It's a ‘Terrific Tudors’ Discovery Day! Here, you'll find facts, crafts and activities to inspire the children in your life to find out more about this famous and fascinating dynasty who ruled England for over a hundred years.
Ten Tudor facts
The five sovereigns (six if Lady Jane Grey is included) of the Tudor dynasty are among the most well-known figures in Royal history. Of Welsh origin, Henry VII succeeded in ending the Wars of the Roses between the houses of Lancaster and York to found the highly successful Tudor house. Henry VII, his son Henry VIII and his three children Edward VI, Mary I and Elizabeth I ruled for 118 eventful years.
Shakespeare is undoubtedly the most famous playwright of Tudor times, maybe even the most famous of any time. When we imagine Shakespeare writing his plays, the first image which springs to mind is probably of Shakespeare sitting at a desk, paper in front of him, quill in hand.
Most quills were made from goose feathers (although apparently Queen Elizabeth I preferred to use swan feathers!) and each one would have to be properly prepared before it could be used for writing. You had to soak the feather in water to remove an internal covering, then cut the stem to the correct angle and cut into the end to make a nib.
There are loads of easy quill making tutorials online or you can buy calligraphy pens to practise the art of beautiful handwriting. Have a go and don't forget to send pictures of the results to email@example.com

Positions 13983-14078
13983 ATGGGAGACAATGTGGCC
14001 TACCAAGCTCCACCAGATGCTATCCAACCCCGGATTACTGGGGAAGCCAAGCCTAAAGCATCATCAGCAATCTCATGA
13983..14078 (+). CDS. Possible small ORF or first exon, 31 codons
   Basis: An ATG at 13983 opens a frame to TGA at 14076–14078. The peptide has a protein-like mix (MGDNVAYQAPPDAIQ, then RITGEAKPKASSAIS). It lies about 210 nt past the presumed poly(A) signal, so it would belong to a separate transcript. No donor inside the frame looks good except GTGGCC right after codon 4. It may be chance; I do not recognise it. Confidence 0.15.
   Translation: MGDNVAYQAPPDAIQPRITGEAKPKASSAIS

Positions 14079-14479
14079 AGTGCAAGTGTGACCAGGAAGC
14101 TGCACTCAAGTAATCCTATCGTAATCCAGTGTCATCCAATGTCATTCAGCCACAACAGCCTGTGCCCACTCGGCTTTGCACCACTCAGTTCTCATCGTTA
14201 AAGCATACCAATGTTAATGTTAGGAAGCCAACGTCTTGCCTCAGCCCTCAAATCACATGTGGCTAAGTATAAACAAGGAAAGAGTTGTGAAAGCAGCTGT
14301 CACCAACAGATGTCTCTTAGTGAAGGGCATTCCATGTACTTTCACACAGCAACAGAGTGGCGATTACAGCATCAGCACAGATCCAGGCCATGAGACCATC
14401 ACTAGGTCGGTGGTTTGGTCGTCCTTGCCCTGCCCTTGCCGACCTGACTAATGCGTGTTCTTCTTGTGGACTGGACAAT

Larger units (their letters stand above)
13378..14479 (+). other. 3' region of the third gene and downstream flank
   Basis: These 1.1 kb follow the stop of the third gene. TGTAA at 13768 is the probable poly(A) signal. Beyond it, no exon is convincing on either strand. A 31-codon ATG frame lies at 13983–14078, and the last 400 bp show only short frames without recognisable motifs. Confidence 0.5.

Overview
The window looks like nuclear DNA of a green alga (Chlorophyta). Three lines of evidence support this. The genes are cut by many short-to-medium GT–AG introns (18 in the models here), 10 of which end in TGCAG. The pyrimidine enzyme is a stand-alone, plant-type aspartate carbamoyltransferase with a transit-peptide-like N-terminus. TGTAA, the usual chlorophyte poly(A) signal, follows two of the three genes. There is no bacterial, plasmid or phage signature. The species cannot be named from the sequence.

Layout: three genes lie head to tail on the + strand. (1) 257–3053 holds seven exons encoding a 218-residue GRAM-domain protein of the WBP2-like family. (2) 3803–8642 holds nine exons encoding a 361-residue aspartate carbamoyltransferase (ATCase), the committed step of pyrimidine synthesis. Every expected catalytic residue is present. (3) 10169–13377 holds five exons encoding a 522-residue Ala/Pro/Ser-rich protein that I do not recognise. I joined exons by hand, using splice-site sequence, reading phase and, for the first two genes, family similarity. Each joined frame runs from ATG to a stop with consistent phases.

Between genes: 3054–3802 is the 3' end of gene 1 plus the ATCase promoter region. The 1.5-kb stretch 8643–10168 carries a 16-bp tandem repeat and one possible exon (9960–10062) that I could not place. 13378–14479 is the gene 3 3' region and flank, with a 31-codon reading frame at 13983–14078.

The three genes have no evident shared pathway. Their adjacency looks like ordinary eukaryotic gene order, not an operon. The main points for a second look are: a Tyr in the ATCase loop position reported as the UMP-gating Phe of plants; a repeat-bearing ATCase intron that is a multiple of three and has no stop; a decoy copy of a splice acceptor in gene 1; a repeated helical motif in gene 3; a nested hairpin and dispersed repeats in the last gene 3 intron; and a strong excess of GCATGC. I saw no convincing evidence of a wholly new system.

The golden age of exploration began in the 15th century and lasted more than 200 years. During the reign of Elizabeth 1, many sailors went in search of unknown lands. There were two main reasons - adventure and money.
The two most famous explorers of the period were Sir Francis Drake and Sir Walter Raleigh.
Sir Walter Raleigh was Governor of Jersey between 1600 and 1603. He led many expeditions to America and introduced tobacco and the potato into England. Raleigh was the first Englishman to sail around the world (1577 - 1580) in his ship The Golden Hinde.
Drake started his famous circumnavigation of the World from Plymouth, England on November 15, 1577, passed through the Straight of Magellan (southern tip of South America) into the Pacific, coasted up the western shores of the Americas, crossed to Asia and the Philippines, and finally returned to Britain on September 26, 1580.
Imagine that you are an explorer in Tudor times in search of riches to bring back to your Queen - use this video to inspire you to design and make your own treasure map.
Mont Orgueil Tudor Castle
Learn about the changes to Mont Orgueil Castle during Tudor times with this introduction from Jersey Heritage Learning engagement manager Helen Otterwell and Castle Gardien JP Hamon-Cole.
In Tudor times clothes were a symbol of class and wealth. Henry VIII introduced strict rules telling people what they could and could not wear, they were called 'Sumptuary Laws'. Only the nobility were allowed to wear fine fabrics, and purple silk could only be worn by the Royal family.
Print and colour in this image of Henry VIII and don't forget to email a copy to firstname.lastname@example.org
Elizabeth I had a wardrobe full of sumptuous gowns, adorned with jewels and elaborate decoration to show off her wealth and status. She also demanded a sense of style from those around her, her courtiers spent vast sums of money on their wardrobes in the hope of catching the Queen’s eye. When she died she had over 2000 gowns in her wardrobe.
Print and colour in this image of Elizabeth I and don't forget to email a copy to email@example.com
Henry VII was a very keen musician who loved listening to, performing amd composing music. He had a huge collection of musical instruments and was well respected as a good musician and singer. he liked to have the very best musicians of the day attending court.
Tudor Hair Dye
People developed all sorts of interesting techniques to change their hair colour during Tudor times. Elizabeth I made red hair fashionable.